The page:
The world goes still. There is no room in my mind for the wind in the trees or the lake lapping the shore below. No room for anything, really, except the tendrils of the prophecy twisting itself into something that is only a seed of reason.
When Lia Milthorpe’s father dies in mysterious circumstances, her grief soon turns to foreboding. A strange scar-like marking appears on her wrist, a book with only one page tells of a mythical prophecy, and her twin sister Alice is performing sinister rituals in the room that was once their mother’s chamber.
As Lia begins to uncover the secrets of the prophecy, she and Alice are pitted against each other in an ancient struggle of good versus evil. A battle that only one of them can win.
Prophecy of the Sisters has all the ingredients of a sublime gothic fantasy. An inescapable hereditary curse, the occasional spooky séance and more than one visit to the graveyard combine to imbue Michelle Zink’s debut with a dark and shivery allure. Our protagonist, kind and bookish Lia Milthorpe, even has her very own doppelgänger - in the form of her twin sister, the somewhat less kind and less bookish Alice.
Yet, Prophecy is far more than your everyday gothic novel. Recently-orphaned Lia is a girl on the verge of adulthood - a girl who, unlike her sister, has always preferred the tranquillity of her father’s library to the pleasures of local society. But now her beloved father is dead, and she and Alice are mistresses of Birchwood Manor. As the prophecy begins to make itself known, Lia is forced to question her knowledge of her sister and herself - and to take control of her own destiny. For Lia is more independent than she first appears: she does have a boyfriend, and he's a sweetheart, but their romance takes a backseat to the other developments in her life. This is a girl who has her own path to follow.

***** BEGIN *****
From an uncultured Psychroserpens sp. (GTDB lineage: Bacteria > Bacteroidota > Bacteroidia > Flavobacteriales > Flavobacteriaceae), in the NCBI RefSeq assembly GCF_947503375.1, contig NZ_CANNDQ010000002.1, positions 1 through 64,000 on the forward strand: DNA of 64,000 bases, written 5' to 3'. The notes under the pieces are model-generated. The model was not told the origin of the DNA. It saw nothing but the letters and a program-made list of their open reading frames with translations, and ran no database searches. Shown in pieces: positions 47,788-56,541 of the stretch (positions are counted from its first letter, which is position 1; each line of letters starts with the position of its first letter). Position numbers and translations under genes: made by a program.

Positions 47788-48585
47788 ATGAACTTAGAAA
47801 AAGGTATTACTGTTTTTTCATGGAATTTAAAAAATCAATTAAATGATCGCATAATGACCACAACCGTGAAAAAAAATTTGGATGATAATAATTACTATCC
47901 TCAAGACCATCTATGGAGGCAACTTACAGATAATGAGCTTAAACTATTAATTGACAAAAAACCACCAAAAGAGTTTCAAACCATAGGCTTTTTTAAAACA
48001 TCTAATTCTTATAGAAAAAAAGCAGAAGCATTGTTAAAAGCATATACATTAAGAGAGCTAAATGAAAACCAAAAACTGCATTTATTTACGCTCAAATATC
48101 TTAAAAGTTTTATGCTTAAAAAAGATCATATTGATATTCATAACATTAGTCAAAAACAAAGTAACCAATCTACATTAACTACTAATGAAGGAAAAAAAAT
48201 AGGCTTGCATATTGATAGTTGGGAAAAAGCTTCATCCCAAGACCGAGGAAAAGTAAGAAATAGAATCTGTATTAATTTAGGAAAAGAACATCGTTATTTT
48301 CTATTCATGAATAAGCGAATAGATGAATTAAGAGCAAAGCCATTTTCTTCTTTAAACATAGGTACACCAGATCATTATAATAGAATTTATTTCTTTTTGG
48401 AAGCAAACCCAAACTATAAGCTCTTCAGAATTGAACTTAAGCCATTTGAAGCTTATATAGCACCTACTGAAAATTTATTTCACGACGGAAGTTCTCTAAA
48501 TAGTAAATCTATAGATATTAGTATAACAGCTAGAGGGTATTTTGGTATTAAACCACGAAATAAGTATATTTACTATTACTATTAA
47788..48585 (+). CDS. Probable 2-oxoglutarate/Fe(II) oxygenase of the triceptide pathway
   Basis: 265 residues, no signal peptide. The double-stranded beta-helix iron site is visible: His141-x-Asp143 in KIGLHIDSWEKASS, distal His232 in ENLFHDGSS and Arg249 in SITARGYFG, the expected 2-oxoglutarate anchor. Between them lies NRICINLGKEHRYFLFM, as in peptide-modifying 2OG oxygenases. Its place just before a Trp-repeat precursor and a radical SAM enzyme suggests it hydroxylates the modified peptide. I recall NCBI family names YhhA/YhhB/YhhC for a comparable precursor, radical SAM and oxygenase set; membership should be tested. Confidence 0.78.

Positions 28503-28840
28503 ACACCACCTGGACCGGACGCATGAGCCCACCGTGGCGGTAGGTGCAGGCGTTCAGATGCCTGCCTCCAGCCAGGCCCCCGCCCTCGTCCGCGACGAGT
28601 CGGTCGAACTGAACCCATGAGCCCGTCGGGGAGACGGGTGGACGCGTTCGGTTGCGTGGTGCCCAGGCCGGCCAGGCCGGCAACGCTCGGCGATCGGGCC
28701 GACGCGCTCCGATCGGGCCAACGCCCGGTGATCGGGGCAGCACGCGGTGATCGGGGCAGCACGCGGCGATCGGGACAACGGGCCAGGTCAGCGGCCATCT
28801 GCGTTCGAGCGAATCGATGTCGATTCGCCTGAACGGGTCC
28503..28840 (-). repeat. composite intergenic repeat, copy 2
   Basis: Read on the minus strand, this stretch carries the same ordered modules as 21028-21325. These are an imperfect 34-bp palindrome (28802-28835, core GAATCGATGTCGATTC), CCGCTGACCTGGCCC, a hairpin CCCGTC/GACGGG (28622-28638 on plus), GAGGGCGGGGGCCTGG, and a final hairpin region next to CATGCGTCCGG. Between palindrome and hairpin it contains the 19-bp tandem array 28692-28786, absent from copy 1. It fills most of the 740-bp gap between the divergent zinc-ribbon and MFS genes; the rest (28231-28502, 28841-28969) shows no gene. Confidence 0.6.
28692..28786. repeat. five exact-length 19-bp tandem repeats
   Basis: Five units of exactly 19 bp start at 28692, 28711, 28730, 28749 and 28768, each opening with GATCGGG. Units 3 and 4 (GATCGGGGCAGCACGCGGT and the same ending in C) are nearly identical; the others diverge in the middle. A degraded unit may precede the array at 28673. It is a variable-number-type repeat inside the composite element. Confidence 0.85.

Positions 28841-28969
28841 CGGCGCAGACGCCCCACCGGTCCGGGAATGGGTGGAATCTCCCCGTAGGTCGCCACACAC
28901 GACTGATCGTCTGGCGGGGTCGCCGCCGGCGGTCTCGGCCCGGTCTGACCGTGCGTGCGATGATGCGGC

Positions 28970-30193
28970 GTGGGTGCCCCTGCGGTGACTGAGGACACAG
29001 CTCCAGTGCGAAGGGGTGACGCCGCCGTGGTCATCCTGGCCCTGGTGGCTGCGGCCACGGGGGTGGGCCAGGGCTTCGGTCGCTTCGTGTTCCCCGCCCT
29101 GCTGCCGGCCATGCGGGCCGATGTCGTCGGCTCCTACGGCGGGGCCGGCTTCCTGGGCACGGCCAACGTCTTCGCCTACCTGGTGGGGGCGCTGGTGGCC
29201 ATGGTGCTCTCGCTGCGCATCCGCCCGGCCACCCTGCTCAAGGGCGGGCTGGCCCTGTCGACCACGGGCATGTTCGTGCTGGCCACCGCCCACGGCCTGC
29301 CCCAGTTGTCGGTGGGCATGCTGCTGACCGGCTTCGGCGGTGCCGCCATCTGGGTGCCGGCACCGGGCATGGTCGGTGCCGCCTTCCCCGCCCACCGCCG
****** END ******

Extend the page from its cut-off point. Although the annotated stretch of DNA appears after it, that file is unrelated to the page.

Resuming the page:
Like most people, I find identical twins rather intriguing. Lia and Alice Milthorpe are no exception, and Prophecy of the Sisters throws up questions of identity that give the Victorian-era tale a more contemporary slant. Are the twins two halves of the same being, or two entirely separate individuals? Can the two halves ever be reconciled, or must one triumph over the other? There’s a poignancy in widening chasm between them, these girls who once shared a womb, who used to fall asleep holding each other’s hands but always felt a mutual sense of mistrust.
Michelle Zink’s writing is lyrical and authentic, conjuring a Victorian setting that is both atmospheric and convincing. The prophecy itself has its roots in biblical and mythical material, and I loved the richness this lent to the story. Zink is also a master of metaphor, painting the most vivid images with her words: rain ‘falls in sheets, a blanket of silvery thread rushing to the hard almost-winter ground’. Some readers may find the story slow at times, but those who enjoy feeling unsettled will appreciate the gradual build of tension. And build it most certainly does. Then - bam! - the tale twists, the tension shifts, and the reader is rewarded with some of those ‘no way!’ moments that get the pages turning faster than ever.
I would recommend this book to anyone who enjoys a good supernatural yarn. Those who need a lot of action to hold their interest should bear in mind that this one might be out of their comfort zone - but then, the beauty of Prophecy of the Sisters is its ability to draw you in and get you wondering. My only complaint would be that the ending felt very unresolved. On the plus side, this means we can jump straight in to the sequel when it arrives - but for now, I’m suffering a little! If you can’t tell, I loved this one. My advice would be to get a copy, wait for a rainy Sunday afternoon, and read it by lamplight.